-- The average number of subscribers to FeedBurner-managed shows is up
to 33 from 15 last year.

-- The top 20 most popular shows have "thousands of subscribers and our
couple of top podcasts have tens of thousands." Podcasts growing 50% a month.

Addendum: if you have 5,000 subscribers, I figure that equals 500 listeners to a whole show if it's really good, or 50 if it's not. That's based on my audiobook experience (as a writer, reader and listener).

Lying and winking

Jack and Meg of the White Stripes were on Fresh Air with Terri Gross today. You can find the link on their site:

What I loved about the interview was how aware Jack is of the stories he's telling and how, more important, his audience is telling themselves a lie. He says he's opposed to the preconceptions and the buzz and everything that has nothing to do with the music, and then spends hours and dollars creating preconceptions (is Meg his sister, his wife, both?), focusing on colors (there are only three, because three is a perfect number) and on and on.

Lots of artists are poseurs, acting out the lie to tell the story. And we love it. But Jack (Meg is basically mute, at least in public) was clearly enjoying his simultaneous roles of debunker and bunker.

Journalists don't always matter

Not one, but two emails today asking about Apple's switch to Intel. Both writers were sure that Apple had blown it (one works at Intel!) and wanted my take on how this changes Apple's story. The thinking is that after years of telling people that they are better because they don't use Intel, how can they change their story?

The problem with this analysis is that only geeks and journalists are listening to Apple's story with that sort of clinical attention to detail. Ask ten typical Mac users and perhaps one can tell you which company made the old chip. Mac users don't like Macs because of the chip. Far from it.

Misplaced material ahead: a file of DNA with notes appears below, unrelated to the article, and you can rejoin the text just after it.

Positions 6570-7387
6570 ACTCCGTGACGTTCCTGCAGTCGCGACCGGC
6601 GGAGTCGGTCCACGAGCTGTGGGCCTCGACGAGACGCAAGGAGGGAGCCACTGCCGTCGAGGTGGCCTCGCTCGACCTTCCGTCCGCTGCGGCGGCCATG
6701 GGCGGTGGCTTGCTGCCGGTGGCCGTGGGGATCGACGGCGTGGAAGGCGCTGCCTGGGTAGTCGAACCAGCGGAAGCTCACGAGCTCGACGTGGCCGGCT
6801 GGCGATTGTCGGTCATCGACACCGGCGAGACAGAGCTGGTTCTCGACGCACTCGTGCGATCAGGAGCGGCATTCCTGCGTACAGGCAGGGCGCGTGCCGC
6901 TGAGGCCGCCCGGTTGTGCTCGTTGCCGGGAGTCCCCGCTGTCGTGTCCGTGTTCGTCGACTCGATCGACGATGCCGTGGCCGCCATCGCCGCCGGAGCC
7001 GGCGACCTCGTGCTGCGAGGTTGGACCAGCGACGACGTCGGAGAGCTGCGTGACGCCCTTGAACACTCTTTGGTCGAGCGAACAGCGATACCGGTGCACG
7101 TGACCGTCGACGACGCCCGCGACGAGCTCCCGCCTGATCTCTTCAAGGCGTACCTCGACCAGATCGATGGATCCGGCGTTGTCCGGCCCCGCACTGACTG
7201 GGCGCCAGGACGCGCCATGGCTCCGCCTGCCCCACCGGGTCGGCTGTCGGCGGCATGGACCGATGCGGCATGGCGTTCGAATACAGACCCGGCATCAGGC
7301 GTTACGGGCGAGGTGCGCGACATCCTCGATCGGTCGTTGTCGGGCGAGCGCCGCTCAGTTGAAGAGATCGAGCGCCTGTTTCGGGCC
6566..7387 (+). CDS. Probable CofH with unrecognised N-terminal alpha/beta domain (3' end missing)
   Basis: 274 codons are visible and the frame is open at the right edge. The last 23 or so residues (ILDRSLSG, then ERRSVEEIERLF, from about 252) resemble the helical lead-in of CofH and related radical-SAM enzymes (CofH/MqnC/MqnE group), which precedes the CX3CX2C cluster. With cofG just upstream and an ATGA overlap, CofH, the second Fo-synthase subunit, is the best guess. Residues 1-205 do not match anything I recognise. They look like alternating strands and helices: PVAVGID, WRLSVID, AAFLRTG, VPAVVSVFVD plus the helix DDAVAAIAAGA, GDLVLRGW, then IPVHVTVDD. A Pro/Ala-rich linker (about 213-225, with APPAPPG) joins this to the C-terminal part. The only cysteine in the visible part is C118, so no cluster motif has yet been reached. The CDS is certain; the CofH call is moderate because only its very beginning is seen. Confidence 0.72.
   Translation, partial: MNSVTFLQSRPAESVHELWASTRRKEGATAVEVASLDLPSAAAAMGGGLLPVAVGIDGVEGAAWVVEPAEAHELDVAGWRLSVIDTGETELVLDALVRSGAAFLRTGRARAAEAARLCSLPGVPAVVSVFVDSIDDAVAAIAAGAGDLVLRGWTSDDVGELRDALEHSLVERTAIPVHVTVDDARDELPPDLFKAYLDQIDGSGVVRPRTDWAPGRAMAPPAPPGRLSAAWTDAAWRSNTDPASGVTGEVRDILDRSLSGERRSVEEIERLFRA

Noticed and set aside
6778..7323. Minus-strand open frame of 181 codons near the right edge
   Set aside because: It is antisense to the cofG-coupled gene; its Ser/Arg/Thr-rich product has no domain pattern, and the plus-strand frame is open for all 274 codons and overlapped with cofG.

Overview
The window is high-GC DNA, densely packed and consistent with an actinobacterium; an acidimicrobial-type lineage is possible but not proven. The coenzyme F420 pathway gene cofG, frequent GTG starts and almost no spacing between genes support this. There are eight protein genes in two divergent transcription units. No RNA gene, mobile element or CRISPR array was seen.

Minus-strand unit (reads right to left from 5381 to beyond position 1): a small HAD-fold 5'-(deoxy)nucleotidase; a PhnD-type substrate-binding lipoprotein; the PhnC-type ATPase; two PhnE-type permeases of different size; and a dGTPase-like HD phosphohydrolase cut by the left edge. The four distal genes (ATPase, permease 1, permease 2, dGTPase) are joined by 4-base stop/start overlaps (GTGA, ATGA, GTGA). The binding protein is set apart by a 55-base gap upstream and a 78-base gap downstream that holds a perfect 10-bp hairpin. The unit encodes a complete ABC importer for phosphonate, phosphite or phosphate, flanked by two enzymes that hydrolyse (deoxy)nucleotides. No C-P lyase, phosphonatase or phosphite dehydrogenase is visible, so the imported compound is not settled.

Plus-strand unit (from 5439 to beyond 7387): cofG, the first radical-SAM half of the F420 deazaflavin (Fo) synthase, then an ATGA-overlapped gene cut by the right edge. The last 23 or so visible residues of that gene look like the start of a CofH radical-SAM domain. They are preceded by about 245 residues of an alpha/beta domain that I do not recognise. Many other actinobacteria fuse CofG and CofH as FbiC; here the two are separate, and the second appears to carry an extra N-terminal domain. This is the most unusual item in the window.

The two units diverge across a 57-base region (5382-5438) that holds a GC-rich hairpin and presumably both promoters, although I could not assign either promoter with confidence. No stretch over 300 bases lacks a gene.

If the Mac looks the same and the mouse moves the same, they don't care.

If Jobs is smart, he'll use the increased heat efficiency and scale of the Intel chips to put more money into drop dead sexy cases for superlight laptops. That's the story Mac users want to hear.

On being alert

I posted the sequel (see the post below: Seth's Blog: The first sequel to Knock Knock) and in three hours sold more copies of my ebook than I had in any single day over the last two weeks.

Obviously, this was an experiment, not a clever tool to sell more ebooks. The fact is that human beings, even human beings who are smart and focused and paying attenion, need (and want) to be reminded of stuff.

I could spend part of every single post hawking my new book ( Books: All Marketers Are Liars) and no doubt I'd lose readers. I'd also be bored.  But, surprisingly enough, I'd sell more books, books to people who were glad to be reminded.

The challenge this new medium faces is that no one has figured out the standard that feels right. On TV it's 11 minutes of commercials an hour. On some highways, it's a billboard every 50 feet. Without an FCC and with 20,000,000 people experimenting, I wonder if we'll ever figure it out.

[interesting statistical aside: I sold more than half of the total sales of my ebook in the five hours after the original post. There's no other medium in history where that sort of effect is true.] And yes, it's all an experiment. No animals are injured in the production of my ebooks, but all profits go to charity.

The first sequel to Knock Knock

Aaron at  BRANDPLAY has written a sequel to Knock Knock, my ebook on web sites. And here it is, for free:

Download whosthere.pdf

Ronald McDonald and Richard Simmons?

John Nardini points us to: Ronald McDonald made over.

I don't think this is going to work. The reason? The entire value of Ronald is as a reminder of what we (boomers) felt like when we were six. Going to McDonald's is a way of reliving that memory.

If you change Ronald too much, either we'll ignore him (likely) or reject him.

Yes, McDonald's could conceivably spend the cash necessary for a reinvention, but why bother? Why not invent someone new, someone for a new generation?

Cash-Strapped Airlines Try In-Flight Advertising

Andrew Tonkin points to: Cash-Strapped Airlines Try In-Flight Advertising.

My favorite part is the spokesman who says the flight attendants do it "voluntarily."

Imagine different classes of service--bad ads, bad ads with a loud person sitting next to you shilling, bad ads with smellovision, funny ads, no ads.

« May 2005 | Main | July 2005 »